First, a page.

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dc.creatorBuback, Janice Lynelle
dc.date.accessioned2012-06-07T22:39:46Z
dc.date.available2012-06-07T22:39:46Z
dc.date.created1995
dc.date.issued1995
dc.identifier.urihttp://hdl.handle.net/1969.1/ETD-TAMU-1995-THESIS-B83
dc.descriptionDue to the character of the original source materials and the nature of batch digitization, quality control issues may be present in this document. Please report any quality issues you encounter to digital@library.tamu.edu, referencing the URI of the item.en
dc.descriptionIncludes bibliographical references.en
dc.descriptionIssued also on microfiche from Lange Micrographics.en
dc.description.abstractThis prospective study compared three methods of postoperative pain control in dogs undergoing total ear canal ablation with lateral bulla osteotomy. The hypothesis was that systemic opioids in conjunction with preoperative local nerve blocks would provide superior postoperative analgesia. Thirty-one dogs with chronic otitis externa were included in the study. Nineteen dogs were cocker spaniels, with 10 other breeds represented. Ten dogs had previous ear surgery. Dogs were randomly assigned to three analgesic protocols: systemic opioids alone (10), systemic opioids with bupivacaine splash block (I 1), and systemic opioids with preoperative local bupivacaine nerve blocks (10). Twenty-one dogs had bilateral ear ablation and 10 had unilateral ablation. Pain was assessed preoperatively, at extubation, 2 hours post-extubation and 1 day postoperatively by a single observer blinded to the analgesic protocol used. Pain scores were not significantly different within or between groups, nor did unilateral versus bilateral ablation have a significant effect on the score. Mean scores were less than 3 (scale 1-5) for all groups at all observation times. Rough recoveries were noted in 30% of group I dogs, 0% of group II, and 20% of group III. Ninety-four percent of dogs were moderately to heavily sedated at the time of extubation. Sixty percent of group III dogs remained moderately to heavily sedated 2 hours post-extubation. Temperature, pulse rate, respiratory rate, and postoperative change in serum cortisol levels were not significantly different between groups. Postoperative increase in serum glucose was significantly higher in groups I and III compared to preoperative levels. Sixteen percent of dogs required additional postoperative analgesia or tranquilization, as determined by the anesthetist; 1 dog in group I, 2 in group 11, and 4 in group III. Each of the three analgesic protocols were concluded to be satisfactory for postoperative pain relief in dogs having total ear canal ablation.en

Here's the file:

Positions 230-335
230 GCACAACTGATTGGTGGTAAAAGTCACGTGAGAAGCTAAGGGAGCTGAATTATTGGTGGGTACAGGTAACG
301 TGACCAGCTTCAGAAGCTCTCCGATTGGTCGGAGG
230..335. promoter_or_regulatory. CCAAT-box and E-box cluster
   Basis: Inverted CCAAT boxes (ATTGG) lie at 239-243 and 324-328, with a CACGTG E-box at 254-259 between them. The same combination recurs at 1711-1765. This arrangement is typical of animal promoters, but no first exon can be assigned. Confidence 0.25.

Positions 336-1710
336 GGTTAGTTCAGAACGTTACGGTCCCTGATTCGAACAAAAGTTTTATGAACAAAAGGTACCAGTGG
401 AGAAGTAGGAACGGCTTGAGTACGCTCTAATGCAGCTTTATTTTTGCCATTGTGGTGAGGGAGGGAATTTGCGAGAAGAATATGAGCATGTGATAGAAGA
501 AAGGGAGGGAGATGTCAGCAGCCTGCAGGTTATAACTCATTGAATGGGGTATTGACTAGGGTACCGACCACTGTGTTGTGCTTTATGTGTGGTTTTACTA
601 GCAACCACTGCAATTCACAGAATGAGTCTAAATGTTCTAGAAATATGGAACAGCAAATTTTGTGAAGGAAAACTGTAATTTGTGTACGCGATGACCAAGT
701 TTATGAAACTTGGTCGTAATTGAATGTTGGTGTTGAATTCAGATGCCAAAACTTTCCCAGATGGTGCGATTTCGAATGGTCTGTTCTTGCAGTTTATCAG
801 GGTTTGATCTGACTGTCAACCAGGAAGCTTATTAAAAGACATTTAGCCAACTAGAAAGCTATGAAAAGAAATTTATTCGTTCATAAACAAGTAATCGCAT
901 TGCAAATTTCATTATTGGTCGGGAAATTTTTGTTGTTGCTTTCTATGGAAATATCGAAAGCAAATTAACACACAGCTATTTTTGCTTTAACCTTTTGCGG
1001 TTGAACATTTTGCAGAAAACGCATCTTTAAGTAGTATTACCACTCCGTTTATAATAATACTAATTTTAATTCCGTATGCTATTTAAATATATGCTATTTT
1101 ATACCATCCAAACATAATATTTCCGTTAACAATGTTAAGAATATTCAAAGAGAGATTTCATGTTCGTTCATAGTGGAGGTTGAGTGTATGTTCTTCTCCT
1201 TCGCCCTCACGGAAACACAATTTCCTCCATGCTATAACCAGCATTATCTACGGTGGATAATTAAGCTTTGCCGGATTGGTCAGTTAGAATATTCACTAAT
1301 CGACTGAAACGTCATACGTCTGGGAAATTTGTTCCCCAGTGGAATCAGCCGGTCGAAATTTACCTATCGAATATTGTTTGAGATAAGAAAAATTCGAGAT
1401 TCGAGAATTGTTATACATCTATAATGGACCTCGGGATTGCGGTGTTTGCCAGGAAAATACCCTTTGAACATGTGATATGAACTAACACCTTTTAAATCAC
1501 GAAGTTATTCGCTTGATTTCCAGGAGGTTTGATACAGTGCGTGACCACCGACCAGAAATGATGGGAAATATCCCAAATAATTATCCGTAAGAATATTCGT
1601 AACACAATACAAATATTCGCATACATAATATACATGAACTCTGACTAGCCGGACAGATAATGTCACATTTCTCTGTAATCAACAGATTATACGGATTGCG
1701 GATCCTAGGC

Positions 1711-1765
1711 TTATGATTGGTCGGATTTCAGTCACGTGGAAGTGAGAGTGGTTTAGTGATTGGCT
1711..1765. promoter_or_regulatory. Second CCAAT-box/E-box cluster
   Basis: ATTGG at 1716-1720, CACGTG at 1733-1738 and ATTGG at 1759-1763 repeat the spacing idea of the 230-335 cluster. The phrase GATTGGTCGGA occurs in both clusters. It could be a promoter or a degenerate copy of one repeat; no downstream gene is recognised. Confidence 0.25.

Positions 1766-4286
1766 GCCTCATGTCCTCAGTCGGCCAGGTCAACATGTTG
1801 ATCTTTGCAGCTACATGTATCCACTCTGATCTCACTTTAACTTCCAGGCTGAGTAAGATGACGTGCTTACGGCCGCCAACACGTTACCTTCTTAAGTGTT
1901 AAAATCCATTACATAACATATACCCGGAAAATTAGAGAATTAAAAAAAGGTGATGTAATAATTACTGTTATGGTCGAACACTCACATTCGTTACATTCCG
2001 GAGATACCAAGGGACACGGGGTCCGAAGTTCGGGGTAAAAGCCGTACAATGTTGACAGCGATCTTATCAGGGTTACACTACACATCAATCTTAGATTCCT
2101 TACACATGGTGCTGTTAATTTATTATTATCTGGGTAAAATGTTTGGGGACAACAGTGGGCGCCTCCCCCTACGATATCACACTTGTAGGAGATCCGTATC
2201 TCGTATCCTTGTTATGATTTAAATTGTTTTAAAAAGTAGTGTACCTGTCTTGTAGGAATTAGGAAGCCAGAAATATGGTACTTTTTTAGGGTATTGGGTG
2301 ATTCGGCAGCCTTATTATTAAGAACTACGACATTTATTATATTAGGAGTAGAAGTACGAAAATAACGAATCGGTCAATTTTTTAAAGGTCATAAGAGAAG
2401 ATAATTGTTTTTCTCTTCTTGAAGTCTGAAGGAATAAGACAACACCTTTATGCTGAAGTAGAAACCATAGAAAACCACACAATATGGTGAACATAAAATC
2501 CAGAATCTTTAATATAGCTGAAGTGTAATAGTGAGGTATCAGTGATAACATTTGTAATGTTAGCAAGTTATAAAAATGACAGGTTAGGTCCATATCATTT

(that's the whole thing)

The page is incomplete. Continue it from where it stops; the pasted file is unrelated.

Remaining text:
dc.format.mediumelectronicen
dc.format.mimetypeapplication/pdf
dc.language.isoen_US
dc.publisherTexas A&M University
dc.rightsThis thesis was part of a retrospective digitization project authorized by the Texas A&M University Libraries in 2008. Copyright remains vested with the author(s). It is the user's responsibility to secure permission from the copyright holder(s) for re-use of the work beyond the provision of Fair Use.en
dc.subjectveterinary medical sciences.en
dc.subjectMajor veterinary medical sciences.en
dc.titleComparison of three methods for control of postoperative pain in dogs after total ear canal ablation with lateral bulla osteotomyen
dc.typeThesisen
thesis.degree.disciplineveterinary medical sciencesen
thesis.degree.nameM.S.en
thesis.degree.levelMastersen
dc.type.genrethesisen
dc.type.materialtexten
dc.format.digitalOriginreformatted digitalen


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